The temperature does not rise until the snow has melted because during the melting the heat from the hot plate is being used to melt the snow. The transformation from solid ice to liquid water is called a phase change, and this particular phase change requires heat. The heat required to melt one gram of ice is called the latent heat of melting, which is about 80 calories (334 J/g) for water.

Conversely, the heat that needs to be taken away to freeze one gram of water into ice (called the latent heat of fusion) is also 80 calories.

So if we had 400 grams of snow then, to melt all the ice, it would take:

  • 400 g × 80 cal/g = 32,000 calories

Since the graph shows that it takes approximately 10 minutes (600 seconds) to melt all the snow the we can calculate that the rate at which heat was added to the beaker is:

  • 32,000 cal ÷ 10 min = 3,200 cal/min

Constantly Rising Temperature

The second section of the temperature graph, when the temperature rises at an almost constant rate, occurs after all the now has melted and the beaker is now full of water. I asked my students to use their observations from the experiment to annotate the graphs. I also asked a few of my students who have worked on the equation of a line in algebra to draw their best-fit straight lines and then determine the equation.

The rising temperatures in the middle of the graph can be modeled with a straight line. Graph by A.F.

All the equations were different because each small group started with different masses of snow, we used two different hot plates, and even students who used the same data would, naturally, draw slightly different best-fit lines. However, for an example, the equation determined from the data shown in the figure above is:

  • y = 4.375 x – 35

Since our graph is of Temperature (T) versus time (t) we should really write the equation as:

  • T = 4.375 t – 35

It is important to realize that the slope of the line (4.375) is the change in temperature with time, so it has units of ºC/min:

  • slope = 4.375 ºC/min

which means that the temperature of the water rises by 4.375 ºC every minute.

NOTE: It would be very nice to be able to have all the students compare all their data. Because of the different initial masses of water we’d only be able to compare the slopes of the lines (4.375 ºC/min in this case, but another student in the same group came up with 5 ºC/min).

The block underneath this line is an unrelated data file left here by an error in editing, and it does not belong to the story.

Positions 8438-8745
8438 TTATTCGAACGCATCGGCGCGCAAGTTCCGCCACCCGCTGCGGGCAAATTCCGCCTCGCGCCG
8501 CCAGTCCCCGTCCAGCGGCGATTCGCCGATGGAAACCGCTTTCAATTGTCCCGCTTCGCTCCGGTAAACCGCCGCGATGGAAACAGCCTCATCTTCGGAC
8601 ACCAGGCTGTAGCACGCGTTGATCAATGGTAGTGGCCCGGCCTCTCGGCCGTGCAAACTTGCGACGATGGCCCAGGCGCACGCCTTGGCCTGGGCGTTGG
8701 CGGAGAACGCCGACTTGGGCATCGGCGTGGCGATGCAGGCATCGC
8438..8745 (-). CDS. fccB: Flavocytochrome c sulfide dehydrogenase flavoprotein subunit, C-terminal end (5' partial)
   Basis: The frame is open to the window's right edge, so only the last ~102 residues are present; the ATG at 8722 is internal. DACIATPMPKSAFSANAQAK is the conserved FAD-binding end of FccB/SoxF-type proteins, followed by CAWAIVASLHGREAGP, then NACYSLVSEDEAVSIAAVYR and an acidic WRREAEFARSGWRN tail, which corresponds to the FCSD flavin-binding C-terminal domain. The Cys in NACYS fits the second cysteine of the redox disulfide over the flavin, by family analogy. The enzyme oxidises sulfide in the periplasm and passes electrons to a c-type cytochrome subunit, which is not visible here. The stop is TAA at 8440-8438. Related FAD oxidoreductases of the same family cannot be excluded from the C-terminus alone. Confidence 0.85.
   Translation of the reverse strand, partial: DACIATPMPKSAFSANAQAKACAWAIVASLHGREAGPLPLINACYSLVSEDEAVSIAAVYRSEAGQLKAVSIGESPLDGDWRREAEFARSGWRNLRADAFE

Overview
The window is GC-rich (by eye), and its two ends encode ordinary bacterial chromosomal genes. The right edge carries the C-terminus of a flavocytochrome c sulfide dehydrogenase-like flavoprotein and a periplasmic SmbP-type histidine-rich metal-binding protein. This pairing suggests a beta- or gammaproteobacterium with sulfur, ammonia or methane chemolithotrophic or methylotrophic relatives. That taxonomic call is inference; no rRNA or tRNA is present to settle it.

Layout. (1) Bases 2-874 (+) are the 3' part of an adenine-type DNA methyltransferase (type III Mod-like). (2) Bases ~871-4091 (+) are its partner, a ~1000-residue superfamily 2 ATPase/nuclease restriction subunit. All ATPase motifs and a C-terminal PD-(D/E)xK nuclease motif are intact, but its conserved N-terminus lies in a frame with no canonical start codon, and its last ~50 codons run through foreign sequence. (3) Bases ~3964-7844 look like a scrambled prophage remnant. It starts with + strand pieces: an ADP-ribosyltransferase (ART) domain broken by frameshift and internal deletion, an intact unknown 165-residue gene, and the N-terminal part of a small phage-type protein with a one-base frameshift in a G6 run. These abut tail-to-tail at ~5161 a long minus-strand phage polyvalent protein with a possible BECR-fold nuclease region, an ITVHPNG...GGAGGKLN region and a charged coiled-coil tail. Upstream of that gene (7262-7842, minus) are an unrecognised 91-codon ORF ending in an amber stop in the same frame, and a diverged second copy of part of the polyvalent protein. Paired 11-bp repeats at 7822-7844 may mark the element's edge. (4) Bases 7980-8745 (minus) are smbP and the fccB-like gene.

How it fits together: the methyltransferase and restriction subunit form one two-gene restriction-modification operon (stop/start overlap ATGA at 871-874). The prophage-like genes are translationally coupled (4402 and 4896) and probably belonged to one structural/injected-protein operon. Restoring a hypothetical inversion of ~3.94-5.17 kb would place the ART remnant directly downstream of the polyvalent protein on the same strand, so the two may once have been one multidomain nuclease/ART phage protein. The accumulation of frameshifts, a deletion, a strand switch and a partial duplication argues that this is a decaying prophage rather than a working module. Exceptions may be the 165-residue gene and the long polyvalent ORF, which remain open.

Furthermore, we would also have to normalize with respect to the mass of the ice by dividing the slope by mass, which, for the case where the slope was 4.375 ºC/min and the mass was 400 g, would give:

  • 4.375 ºC/min ÷ 400 g = 0.011 ºC/min/g

Specific Heat Capacity of Water

A better alternative for comparison would be to figure out how much heat it takes to raise the temperature of one gram of water by one degree Celsius. This can be done because we earlier calculated how much heat is being added to the beaker when we were looking at the melting of the ice.

In this case, using the heating rate of 3,200 cal/min, a mass of 400 g, and a rising temperature rate (slope from the curve) of 4.375 ºC/min we can:

  • 3,200 cal/min ÷ 4.375 ºC/min ÷ 400 g = 1.8 cal/ºC/g

The amount of heat it takes to raise the temperature of one gram of a substance by one degree Celsius is called its specific heat capacity. We calculated a specific heat capacity of water here of 1.8 cal/ºC/g. The actual specific heat capacity of water is 1 cal/ºC/g, so our measurements are a wee bit off, but at least in the same ballpark (order of magnitude). Using the students actual mass measurements (instead of using the approximate 400g) might help.

Evaporating Water

Finally, in the last segment of the graph, the temperature levels off again at about 100 ºC when the water starts to boil. Just like the first part where the ice was melting into water, here the water is boiling off to create water vapor, which is also a phase change and also requires energy.

The energy required to boil one gram of water is 540 calories, which is called the latent heat of vaporization. The water will probably remain at 100 ºC until all the water boils off and then it will begin to rise again.


This project worked out very well, and there was so much to tie into it, including: physics, algebra, and graphing.


1 Liz LaRosa (2008) has a very nice density demonstration comparing a can of coke to one of diet coke.

2 You can find the density of most of the elements on the periodic table at periodictable.com.

Citing this post: Urbano, L., 2012. Watching Snow Melt: Observing Phase Changes and Latent Heat, Retrieved January 20th, 2017, from Montessori Muddle: http://MontessoriMuddle.org/ .
Attribution (Curator's Code ): Via: Montessori Muddle; Hat tip: Montessori Muddle.

Projectile Motion

November 5, 2011


A series of still photographs of a projectile (soccer ball) in motion were used to determine the equation for the height of the ball (h(t) = 4.9 t2 + 14.2 t + 1.25), the initial velocity of the ball (14.2 m), the maximum height of the ball (11.6 m), and the time between each photograph (0.41 s). The problem was solved numerically using MS Excel’s Solver function. There are much easier ways of doing this, which we did not do.


Figure 1. Calculated elevation of the soccer ball after launch.

Figure 2. Animation of the soccer ball projectile.

One of physics lab assignments I gave my students was to see if students could use a camera to capture a sequence of images of a projectile, plot the elevation of the projectile from the photographs, determine the constants in the parabolic equation for the height of the projectile, and, in so doing, determine the velocity at which the projectile was launched.